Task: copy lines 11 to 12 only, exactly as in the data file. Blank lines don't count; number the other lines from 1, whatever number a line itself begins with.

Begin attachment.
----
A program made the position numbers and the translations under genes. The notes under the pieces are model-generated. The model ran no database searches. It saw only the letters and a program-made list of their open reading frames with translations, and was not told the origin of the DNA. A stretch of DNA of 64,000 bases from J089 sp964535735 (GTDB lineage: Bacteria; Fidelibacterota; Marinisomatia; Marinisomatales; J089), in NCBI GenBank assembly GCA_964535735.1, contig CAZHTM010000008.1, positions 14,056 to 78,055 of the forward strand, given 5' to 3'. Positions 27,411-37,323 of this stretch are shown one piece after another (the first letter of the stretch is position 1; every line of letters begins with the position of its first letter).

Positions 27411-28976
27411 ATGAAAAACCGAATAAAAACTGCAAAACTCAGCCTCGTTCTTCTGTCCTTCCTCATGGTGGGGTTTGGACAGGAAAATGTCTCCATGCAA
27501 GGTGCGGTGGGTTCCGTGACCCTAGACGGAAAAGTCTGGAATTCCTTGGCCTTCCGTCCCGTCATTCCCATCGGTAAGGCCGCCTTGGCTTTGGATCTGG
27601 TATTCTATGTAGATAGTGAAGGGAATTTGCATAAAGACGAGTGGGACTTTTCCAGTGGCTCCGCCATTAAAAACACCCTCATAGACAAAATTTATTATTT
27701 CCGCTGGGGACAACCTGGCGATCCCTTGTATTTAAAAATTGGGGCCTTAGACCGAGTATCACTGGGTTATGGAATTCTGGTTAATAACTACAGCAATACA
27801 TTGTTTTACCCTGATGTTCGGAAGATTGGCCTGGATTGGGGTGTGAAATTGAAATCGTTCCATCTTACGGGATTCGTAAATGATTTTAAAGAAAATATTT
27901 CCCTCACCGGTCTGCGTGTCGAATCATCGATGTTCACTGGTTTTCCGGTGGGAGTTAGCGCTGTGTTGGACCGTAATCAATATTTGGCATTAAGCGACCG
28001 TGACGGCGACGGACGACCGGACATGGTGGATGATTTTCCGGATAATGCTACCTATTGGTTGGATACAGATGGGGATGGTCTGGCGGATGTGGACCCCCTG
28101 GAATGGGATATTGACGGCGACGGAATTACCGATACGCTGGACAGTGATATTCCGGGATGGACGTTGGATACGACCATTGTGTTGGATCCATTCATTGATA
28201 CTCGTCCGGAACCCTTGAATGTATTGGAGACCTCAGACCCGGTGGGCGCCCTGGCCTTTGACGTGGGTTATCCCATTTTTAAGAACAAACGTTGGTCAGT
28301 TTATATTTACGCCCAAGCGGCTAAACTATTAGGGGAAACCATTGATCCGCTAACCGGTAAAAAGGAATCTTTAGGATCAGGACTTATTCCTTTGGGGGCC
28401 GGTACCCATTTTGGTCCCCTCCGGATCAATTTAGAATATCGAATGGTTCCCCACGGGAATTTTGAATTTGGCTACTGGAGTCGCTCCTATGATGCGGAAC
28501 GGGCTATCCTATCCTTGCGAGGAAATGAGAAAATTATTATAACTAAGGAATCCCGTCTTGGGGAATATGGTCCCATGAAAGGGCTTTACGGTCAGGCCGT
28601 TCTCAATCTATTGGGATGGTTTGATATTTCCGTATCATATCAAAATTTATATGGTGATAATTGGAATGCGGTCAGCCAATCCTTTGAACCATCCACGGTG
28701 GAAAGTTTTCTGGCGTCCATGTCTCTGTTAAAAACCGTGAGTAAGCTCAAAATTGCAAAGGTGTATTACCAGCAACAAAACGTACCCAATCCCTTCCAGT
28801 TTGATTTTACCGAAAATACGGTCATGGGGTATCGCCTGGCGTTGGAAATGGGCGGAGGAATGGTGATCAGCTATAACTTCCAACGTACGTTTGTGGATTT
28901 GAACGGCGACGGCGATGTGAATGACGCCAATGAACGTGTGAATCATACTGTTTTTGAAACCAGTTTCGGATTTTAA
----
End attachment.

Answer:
28201 CTCGTCCGGAACCCTTGAATGTATTGGAGACCTCAGACCCGGTGGGCGCCCTGGCCTTTGACGTGGGTTATCCCATTTTTAAGAACAAACGTTGGTCAGT
28301 TTATATTTACGCCCAAGCGGCTAAACTATTAGGGGAAACCATTGATCCGCTAACCGGTAAAAAGGAATCTTTAGGATCAGGACTTATTCCTTTGGGGGCC